Rules For Radicals: Things That Should Be Required Before Burning The Flag


Have you heard about the latest fad in our country? It has nothing to do with hairstyles or clothing. This fad that seems to be sweeping the country actually has something to do with our country. More specifically, the flag.

At Louisiana State University, a few students planned on burning an American flag until their display was interrupted by several hundred cajuns who made them think better of their plans. Students at LSU haven’t had anything to scream about, other than firing their football coach, in years so they had no problem yelling down a few protestors. America 1, Flag Haters 0.

At a school in South Carolina, a student was told to remove the American flag that was flying from the back of his truck. School administrators thought better of their decision when several parents showed up with flags of their own. If you’re a principal and you want more community involvement in your South Carolina high school, make a kid take down the American flag from the back of his truck. America 2, Flag Haters 0.

And at Valdosta State University, a student organized a flag burning on campus but, again, had a change of heart when a female Air Force veteran stopped the insanity. I’m not sure how you explain that one back at terrorist headquarters.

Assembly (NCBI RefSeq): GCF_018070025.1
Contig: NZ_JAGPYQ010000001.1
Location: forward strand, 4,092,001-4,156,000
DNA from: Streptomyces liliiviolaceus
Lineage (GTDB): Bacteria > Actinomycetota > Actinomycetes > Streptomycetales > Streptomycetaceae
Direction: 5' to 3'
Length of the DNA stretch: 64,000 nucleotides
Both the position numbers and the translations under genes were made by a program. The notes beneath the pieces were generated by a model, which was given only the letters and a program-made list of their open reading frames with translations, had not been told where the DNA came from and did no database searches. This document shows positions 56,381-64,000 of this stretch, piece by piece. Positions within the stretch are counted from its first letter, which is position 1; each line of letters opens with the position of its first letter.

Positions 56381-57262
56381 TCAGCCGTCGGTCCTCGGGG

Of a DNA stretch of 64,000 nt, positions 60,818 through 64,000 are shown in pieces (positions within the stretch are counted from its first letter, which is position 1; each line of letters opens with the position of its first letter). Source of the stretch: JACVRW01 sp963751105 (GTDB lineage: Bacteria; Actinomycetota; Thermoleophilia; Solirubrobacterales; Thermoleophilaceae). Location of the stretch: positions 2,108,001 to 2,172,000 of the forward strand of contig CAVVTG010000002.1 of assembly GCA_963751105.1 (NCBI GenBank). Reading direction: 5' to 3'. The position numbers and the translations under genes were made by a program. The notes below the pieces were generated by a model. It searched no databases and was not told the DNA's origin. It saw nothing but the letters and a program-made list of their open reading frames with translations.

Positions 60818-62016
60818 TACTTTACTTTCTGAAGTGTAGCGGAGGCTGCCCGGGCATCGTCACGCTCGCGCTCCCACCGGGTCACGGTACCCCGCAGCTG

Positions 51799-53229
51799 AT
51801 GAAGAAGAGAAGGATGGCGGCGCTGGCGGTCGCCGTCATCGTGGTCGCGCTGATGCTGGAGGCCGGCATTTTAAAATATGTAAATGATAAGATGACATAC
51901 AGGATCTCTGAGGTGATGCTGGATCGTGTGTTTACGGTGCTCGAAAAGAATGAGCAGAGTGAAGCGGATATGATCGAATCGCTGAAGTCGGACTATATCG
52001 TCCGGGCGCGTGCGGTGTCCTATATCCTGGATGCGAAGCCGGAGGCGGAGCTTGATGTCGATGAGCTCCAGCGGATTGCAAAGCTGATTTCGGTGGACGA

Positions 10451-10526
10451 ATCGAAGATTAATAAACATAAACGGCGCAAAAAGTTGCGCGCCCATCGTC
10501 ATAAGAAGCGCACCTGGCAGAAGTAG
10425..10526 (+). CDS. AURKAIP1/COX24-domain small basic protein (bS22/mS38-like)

“How was the flag burning, Che?”

“Not good, comrade.”

“What happened?”

“It got busted up by some part-time model who used to be in the Air Force.”

I must have missed something. Maybe it’s because I’ve given up on talk radio and televised news. But at what point did it become fashionable for people to walk all over the flag and burn it and make high school kids take them down from their trucks?

Look, I know that America isn’t perfect. We certainly have our share of problems. You might even say that we get a new set of problems with each new day. But what exactly does hating the flag do to help all of that?

If you don’t like the flag, why can’t you just ignore it and move on? Why create a scene? There’s a classroom in my church where a Georgia Tech mug is on display for all to see. Well, I hate Georgia Tech. Any God-fearing man should. But I’m not planning on burning that mug anytime soon. I am however still searching for Bible verses to support my theological position that Georgia Tech and the Philistines were somehow related. I’ll get back to you on that one.

As much as I hate it, people in our country have a right to walk on the flag or burn it. But before they fire up the protest, here are a few steps that I think should be required before the big event.

1. Exactly one week before the flag burning, the angry protestor is required to inform the nearest gang of Vietnam and Gulf War veteran bikers where and when the festivities will take place.